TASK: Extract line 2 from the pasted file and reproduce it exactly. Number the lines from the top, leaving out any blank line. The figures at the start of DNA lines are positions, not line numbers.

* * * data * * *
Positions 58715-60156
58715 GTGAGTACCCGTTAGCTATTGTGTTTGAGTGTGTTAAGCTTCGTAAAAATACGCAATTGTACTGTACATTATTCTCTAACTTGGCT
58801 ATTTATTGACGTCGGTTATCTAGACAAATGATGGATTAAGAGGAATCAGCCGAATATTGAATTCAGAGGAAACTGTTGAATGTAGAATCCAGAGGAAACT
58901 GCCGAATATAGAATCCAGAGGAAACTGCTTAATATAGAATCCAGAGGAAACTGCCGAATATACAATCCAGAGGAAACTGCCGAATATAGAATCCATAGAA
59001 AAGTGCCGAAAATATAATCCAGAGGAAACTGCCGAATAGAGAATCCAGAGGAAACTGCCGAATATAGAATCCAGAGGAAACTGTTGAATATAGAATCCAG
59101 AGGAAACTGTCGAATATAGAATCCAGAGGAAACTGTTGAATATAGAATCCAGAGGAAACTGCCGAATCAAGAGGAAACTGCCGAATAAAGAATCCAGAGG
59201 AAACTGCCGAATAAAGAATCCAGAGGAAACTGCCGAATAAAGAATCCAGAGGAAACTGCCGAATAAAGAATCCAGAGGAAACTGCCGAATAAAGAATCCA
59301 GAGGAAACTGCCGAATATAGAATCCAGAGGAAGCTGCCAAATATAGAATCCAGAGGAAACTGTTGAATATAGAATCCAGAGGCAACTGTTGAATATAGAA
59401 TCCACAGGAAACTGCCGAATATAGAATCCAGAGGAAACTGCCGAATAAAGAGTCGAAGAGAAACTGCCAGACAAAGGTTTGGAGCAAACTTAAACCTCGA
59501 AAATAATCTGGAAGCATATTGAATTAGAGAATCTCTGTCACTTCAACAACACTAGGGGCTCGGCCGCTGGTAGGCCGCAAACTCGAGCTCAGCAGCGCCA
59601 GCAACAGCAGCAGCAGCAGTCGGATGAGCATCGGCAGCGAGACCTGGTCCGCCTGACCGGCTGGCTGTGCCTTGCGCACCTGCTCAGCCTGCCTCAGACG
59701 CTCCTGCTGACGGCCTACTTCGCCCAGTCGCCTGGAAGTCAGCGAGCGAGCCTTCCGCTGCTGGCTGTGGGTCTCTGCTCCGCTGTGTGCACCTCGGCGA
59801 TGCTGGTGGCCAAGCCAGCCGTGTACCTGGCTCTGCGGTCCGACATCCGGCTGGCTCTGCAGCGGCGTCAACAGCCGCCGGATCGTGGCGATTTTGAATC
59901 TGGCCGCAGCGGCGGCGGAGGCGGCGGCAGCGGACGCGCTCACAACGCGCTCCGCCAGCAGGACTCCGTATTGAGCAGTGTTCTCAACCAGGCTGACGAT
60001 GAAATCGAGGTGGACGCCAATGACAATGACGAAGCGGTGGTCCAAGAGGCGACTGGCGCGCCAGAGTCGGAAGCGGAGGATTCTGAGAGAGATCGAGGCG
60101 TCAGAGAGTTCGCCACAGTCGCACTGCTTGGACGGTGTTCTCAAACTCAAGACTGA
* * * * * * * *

58715 GTGAGTACCCGTTAGCTATTGTGTTTGAGTGTGTTAAGCTTCGTAAAAATACGCAATTGTACTGTACATTATTCTCTAACTTGGCT